BEIRUT

Middle East

Syria rebels in blasted bunkers on Byzantine ruins

Children play on a destroyed tank belonging to forces loyal to Syria's President Bashar al-Assad in Azaz, in northern Syria near the border with Turkey, October 8, 2012. REUTERS/Zain Karam (SYRIA - Tags: CIVIL UNREST POLITICS CONFLICT SOCIETY)

DARET EZZA, Syria: The rebel-held communications centre at Daret Ezza in northwest Syria is an archaeologist's worst nightmare, consisting of machine-gunned and burnt-out concrete bunkers perched atop ancient Byzantine ruins.

President Bashar al-Assad's army held the strategic telecoms station until it was captured by rebels, who use the position to scour the skies for regime helicopters and warplanes coming to bombard targets in the region.

Three months ago Free Syrian Army fighters took the position at the summit of a rocky mountain range 28 kilometres (17 miles) from Aleppo which offers a clear view from the Turkish border all the way to the crucial northern metropolis.

Thanks to information from two defecting Syrian soldiers, the heavily defended outpost fell within a few hours, with rebels losing four "martyrs" but killing 60 troops, says Ahmad, an Al-Faruq Brigade fighter who took part in the assault.

"Dushka (heavy Russian-made) machineguns had been set up" among the ruins of 10 Byzantine towers, he says, pointing at the circular collections of large stone blocks covered in rubble and blackened by flames.

Next to nothing now remains of the ancient Byzantine citadel at the mountain summit. Imposing white stone monoliths barely blemished by centuries of wear now serve as the foundation for hideous concrete bunkers.

Small ancient fortresses, some of which contain the entrances to underground tunnels previously shut to visitors, have been burned out. A rectangular building has collapsed in on itself from the blast of an explosion.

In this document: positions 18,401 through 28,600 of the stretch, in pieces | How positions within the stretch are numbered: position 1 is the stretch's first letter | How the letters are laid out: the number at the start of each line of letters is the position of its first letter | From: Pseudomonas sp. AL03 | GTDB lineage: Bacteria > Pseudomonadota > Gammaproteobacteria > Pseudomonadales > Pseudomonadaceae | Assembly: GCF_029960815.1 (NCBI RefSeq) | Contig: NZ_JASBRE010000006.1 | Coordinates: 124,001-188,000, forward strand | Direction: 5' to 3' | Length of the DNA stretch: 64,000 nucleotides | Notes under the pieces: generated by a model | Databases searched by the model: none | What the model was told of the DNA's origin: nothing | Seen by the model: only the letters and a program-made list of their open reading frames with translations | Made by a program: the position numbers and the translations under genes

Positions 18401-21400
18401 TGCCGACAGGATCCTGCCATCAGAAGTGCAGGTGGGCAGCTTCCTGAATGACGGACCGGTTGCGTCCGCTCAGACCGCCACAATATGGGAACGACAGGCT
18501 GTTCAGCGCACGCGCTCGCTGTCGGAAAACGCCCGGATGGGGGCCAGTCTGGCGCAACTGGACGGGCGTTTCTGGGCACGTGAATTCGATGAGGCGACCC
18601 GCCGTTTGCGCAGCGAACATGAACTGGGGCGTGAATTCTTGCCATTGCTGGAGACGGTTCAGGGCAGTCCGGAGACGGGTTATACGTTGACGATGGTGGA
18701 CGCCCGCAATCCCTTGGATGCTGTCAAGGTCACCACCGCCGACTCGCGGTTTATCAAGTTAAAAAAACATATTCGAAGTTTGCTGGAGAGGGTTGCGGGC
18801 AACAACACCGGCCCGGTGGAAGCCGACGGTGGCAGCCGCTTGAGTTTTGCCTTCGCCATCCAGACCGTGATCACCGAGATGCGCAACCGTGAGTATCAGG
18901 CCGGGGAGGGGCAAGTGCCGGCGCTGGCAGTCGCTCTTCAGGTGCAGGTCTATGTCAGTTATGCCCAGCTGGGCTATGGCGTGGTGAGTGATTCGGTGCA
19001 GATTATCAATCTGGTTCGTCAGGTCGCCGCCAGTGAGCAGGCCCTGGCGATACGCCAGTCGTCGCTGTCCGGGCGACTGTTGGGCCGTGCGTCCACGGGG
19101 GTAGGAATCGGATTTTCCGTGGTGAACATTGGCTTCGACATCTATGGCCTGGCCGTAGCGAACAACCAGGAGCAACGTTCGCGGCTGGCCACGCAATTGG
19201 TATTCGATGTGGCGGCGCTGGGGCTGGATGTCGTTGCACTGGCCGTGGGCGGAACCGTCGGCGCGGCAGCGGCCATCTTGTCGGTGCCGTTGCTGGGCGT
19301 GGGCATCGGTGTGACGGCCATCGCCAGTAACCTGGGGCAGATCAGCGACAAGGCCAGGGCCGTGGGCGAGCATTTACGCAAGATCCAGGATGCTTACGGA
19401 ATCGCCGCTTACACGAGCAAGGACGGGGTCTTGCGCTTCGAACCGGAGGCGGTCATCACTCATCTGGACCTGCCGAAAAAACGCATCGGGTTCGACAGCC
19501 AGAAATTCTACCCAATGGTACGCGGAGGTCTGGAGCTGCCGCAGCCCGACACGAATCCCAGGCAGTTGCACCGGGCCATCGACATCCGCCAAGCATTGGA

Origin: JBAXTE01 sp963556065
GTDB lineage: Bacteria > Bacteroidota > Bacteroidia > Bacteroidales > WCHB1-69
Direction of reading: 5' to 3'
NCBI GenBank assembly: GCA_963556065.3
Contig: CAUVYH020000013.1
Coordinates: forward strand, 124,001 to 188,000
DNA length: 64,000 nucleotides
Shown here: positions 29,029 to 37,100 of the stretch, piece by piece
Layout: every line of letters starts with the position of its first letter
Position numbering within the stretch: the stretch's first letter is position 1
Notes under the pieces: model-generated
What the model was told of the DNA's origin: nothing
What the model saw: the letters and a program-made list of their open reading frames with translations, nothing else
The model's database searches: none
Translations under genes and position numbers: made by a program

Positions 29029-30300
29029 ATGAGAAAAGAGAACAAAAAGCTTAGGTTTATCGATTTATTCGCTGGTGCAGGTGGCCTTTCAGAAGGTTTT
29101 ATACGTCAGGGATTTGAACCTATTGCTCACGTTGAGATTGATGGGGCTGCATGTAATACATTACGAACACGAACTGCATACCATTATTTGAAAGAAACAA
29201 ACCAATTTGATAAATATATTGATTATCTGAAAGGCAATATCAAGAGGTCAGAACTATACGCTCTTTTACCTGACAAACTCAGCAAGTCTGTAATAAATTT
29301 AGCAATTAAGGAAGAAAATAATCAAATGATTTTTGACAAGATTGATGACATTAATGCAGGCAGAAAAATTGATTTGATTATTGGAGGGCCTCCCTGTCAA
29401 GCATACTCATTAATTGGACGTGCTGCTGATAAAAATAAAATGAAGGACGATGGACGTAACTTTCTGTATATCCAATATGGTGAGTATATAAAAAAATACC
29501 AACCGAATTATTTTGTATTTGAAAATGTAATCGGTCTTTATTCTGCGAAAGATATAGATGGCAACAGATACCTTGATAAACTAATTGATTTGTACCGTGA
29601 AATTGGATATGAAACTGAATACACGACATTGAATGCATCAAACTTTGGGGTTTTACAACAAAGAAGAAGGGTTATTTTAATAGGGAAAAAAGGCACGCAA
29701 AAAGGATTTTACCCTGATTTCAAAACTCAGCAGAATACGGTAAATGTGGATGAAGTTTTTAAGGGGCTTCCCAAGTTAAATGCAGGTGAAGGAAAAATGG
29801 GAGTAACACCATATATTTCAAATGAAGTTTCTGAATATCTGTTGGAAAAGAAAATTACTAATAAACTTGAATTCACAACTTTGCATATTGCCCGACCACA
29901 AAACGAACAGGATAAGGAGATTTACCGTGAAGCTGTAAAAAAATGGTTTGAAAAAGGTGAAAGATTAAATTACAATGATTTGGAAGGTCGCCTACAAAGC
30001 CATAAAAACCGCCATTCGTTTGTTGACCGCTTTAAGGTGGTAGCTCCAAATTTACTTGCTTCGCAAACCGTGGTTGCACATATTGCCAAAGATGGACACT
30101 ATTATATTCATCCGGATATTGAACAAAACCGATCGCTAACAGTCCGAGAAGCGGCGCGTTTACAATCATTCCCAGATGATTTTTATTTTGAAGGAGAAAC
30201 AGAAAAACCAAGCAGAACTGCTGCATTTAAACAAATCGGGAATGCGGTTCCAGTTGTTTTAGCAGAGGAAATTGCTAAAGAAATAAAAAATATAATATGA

A twisted metal frame is all that remains of another building. An unexploded bomb the size of a fridge that has fallen from the sky sits on a low wall. It has been defused.

Blacked-out carcasses of Russian-made military trucks and destroyed radar stations also bear witness to the ferocity of the fighting.

The enormous satellite dishes have disappeared, probably removed by rebels to set up makeshift communications systems.

The Daret Ezza post, nearly 12 kilometres from the Turkish border, was an army observation and listening station supported by Russian technicians, some rebels claim. There is of course no longer any trace of the Russians.

Below the post, a mobile phone mast has miraculously survived the destruction and appears to be still working.

The rebels shelter at night from the wind in the bunkers, which lead underground, coming out during the day to monitor the skies through binoculars, informing their commanders of every aircraft that passes overhead.

The Syrian army has lost its control over most of the region, now holding only two garrisons both of which are surrounded by rebels.

One is at Atareb, 12 kilometres west of Aleppo, and another is at Sheikh Suleiman, 25 kilometres to the northwest.

The capture of the two remaining regime bastions, which rebels say is imminent, will enable the almost total "liberation" of the northwestern region that runs the length of the border with Turkey.

 

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